The MSPT’s 17th $1,100 Main Event ever held at Shakopee, Minnesota’s Canterbury Park attracted 456 entries and after a full weekend of play, it was Minnesota Poker Hall of Famer Blake Bohn who walked away with the title and $94,568 first-place prize.
It was redemption for Bohn, who had finished runner-up in the same tournament back in April (that marked his third time finishing an MSPT event in second place). The latest victory ties Bohn with Carl Carodenuto as the only players with three MSPT titles. Bohn previously won the MSPT Season 5 Grand Falls for $54,607 and Season 6 Meskwaki for $101,229.
“Finishing second sucks,” Bohn said after the win. “Before this, I had two firsts and three seconds, four seconds would’ve looked pretty bad. People don’t get heads up too often and it’s tough to play. I’m really grateful right now, really happy.”
Bohn also commented on the final table as a whole, which was comprised of all Minnesota players with one exception.
“We’re from Minnesota and this tournament was in Minnesota,” he said, “but I think we stack up pretty well at any event across the nation.”
Day 2 began with 58 players returning to action, but with only 54 slated to get paid four of them left empty handed including Dave Rutledge, Chi Doan, Larry Miller, and bubble boy Yevgeniy Minakrin, who saw his kings cracked by the pocket queens of Carl Carodenuto all in preflop.
Among those to cash but fall short of the final table were 2016 MN Poker Mag POY Saad Ghanem (15th - $5,290), three-time MSPT champ Carl Carodenuto (21st - $4,011), Day 1C chip leader Dana Isaacson (23rd - $3,394), Day 1B chip leader Kanat Ozturk (34th - $2,380), 2017 MN Poker Mag POY Todd Melander (35th - $2,380), and Minnesota Poker Hall of Famer Mike Schneider (53rd - $1,984).
Speaking of Hall of Famers, Day 1A chip leader Rich Alsup became just the second player to win their way into the MSPT Hall of Fame, which requires players to accomplish certain criteria to earn their way in. For Alsup, he got in for notching his tenth MSPT Main Event final table which is an MSPT record. Alsup has both an MSPT title (he won the MSPT Season 6 Meskwaki) and POY title from Season 6.
The final table was immediately classified as one of the toughest in MSPT history. In addition to Bohn and Alsup, there was the inaugural MSPT Hall of Fame inductee Kou Vang, who was seeking his second title at Canterbury Park, as well as MSPT champ Mark Sandness, reigning Canterbury Park Fall Poker Classic Main Event winner Dennis Stevermer, and the red-hot Ian Matakis.
Poker veteran Bill Criego was the first final table casualty after running pocket sixes into the nines of Sandness, who followed him out the door after failing to get there with ace-queen against Vang’s Big Slick. That win gave Vang the final table chip lead and he held it all the way to heads-up play against Bohn.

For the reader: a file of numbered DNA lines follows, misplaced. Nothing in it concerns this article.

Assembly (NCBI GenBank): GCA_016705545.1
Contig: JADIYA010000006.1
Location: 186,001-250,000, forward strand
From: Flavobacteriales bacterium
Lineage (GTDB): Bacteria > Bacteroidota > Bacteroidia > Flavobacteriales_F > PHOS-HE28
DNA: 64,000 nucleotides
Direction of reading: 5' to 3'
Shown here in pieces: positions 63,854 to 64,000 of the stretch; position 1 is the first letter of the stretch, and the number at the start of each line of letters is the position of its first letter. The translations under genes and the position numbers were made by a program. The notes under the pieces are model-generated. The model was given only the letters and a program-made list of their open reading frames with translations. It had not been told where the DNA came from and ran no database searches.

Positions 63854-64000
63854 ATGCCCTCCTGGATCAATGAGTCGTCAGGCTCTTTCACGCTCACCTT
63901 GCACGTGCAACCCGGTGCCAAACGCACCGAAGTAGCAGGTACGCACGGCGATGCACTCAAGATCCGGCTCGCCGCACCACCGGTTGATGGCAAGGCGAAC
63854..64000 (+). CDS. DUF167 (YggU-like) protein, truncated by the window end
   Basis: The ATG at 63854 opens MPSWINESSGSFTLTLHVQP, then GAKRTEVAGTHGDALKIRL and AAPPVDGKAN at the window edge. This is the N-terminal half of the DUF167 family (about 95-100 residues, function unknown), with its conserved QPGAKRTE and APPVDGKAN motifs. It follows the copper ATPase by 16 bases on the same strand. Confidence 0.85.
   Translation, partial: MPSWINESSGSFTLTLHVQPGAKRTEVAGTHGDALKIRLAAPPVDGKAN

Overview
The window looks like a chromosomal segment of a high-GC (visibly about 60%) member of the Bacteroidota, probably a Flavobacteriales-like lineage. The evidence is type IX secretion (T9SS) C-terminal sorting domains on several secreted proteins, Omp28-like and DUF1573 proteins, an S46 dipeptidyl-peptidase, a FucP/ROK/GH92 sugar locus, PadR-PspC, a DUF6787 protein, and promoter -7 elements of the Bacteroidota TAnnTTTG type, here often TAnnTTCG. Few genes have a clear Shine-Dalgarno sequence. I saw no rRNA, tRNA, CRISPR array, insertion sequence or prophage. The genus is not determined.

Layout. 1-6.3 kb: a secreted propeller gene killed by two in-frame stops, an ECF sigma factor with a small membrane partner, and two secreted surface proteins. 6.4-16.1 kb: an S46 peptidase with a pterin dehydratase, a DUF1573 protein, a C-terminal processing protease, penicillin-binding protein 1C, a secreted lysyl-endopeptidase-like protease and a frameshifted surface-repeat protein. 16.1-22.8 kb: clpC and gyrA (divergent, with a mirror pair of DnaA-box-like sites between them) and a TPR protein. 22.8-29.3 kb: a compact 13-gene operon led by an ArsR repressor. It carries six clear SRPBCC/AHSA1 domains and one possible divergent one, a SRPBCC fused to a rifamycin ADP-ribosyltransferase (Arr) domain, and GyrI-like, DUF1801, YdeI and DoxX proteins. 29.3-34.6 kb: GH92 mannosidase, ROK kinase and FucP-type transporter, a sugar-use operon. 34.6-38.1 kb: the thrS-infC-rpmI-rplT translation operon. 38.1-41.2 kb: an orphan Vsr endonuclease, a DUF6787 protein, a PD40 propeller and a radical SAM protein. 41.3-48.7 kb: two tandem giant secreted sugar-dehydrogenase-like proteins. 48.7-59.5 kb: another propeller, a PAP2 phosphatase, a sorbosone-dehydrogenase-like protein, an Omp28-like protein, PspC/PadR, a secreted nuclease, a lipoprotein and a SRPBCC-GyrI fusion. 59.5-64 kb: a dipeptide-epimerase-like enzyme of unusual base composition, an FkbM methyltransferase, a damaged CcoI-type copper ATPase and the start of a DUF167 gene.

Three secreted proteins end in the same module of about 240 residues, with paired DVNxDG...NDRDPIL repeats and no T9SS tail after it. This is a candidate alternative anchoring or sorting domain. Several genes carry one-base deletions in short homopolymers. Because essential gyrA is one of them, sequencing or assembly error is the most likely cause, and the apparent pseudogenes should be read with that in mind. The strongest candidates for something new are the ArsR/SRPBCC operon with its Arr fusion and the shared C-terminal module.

In the interim, Tyree Johnson, Dedric Henderson, Stevermer, and Michigan’s Jesse Allen all fell at the hands of either Vang or Bohn. With four players left, Matakis lost a flip with ace-king to Alsup’s pocket tens and hit the rail in fourth place for $31,739. You might recall that earlier in the year, Matakis won Minnesota’s $280 Mayhem in May for $30,500.
The three-handed match was comprised of three Minnesota legends. The triumvirate battled for a while before Alsup got his chips in with ace-eight and failed to get lucky against Vang’s ace-nine.
Alsup’s elimination in third place was his 22nd MSPT main event cash (3rd all-time) and brought his lifetime MSPT earnings up to $653,426, less than $30K outside the all-time lead. That is especially impressive when you consider he didn’t start playing the tour until Season 5 in 2014. Achieving MSPT Hall of Fame status in that short of time is truly incredible.
The heads-up match between Bohn and Vang proved to be a back-and-forth affair. Vang began with a big chip lead, lost it, and regained it. However, Bohn won three big flips throughout the bout, including ace-queen over pocket fives to jump out to a huge lead of his own.
In the final hand of the tournament, Vang got his stack n with pocket nines and was flipping against Bohn’s ace-queen. The flop brought an ace and Vang had to settle for second place and $58,238 in prize money.
“Kou is a more experienced online player, but I think we all played well,” said Bohn. “It’s always fun to play against experienced opponents, makes it more interesting.”
Coincidentally, both Bohn and Vang jumped to second and third place respectively on the Kimo Sabe Mezcal MSPT Season 9 Player of the Year leaderboard. Aaron Johnson still leads with 5,117 points, but Bohn (4,400 points) and Vang (3,900 points) are now positioned to give him a run for his money.
For Bohn, this was his 19th MSPT main event cash (4th all-time) and his 9th MSPT final table (2nd all-time). This 3rd victory brings his MSPT career earnings to $475,661 (5th all-time). If Bohn can notch another final table he will earn his way into the MSPT Hall of Fame.
The runner-up finish for Kou Vang brings his MSPT main event cash total to 27 (1st all-time) and $375,037 (10th all-time). The final table appearance was his 9th (2nd all-time).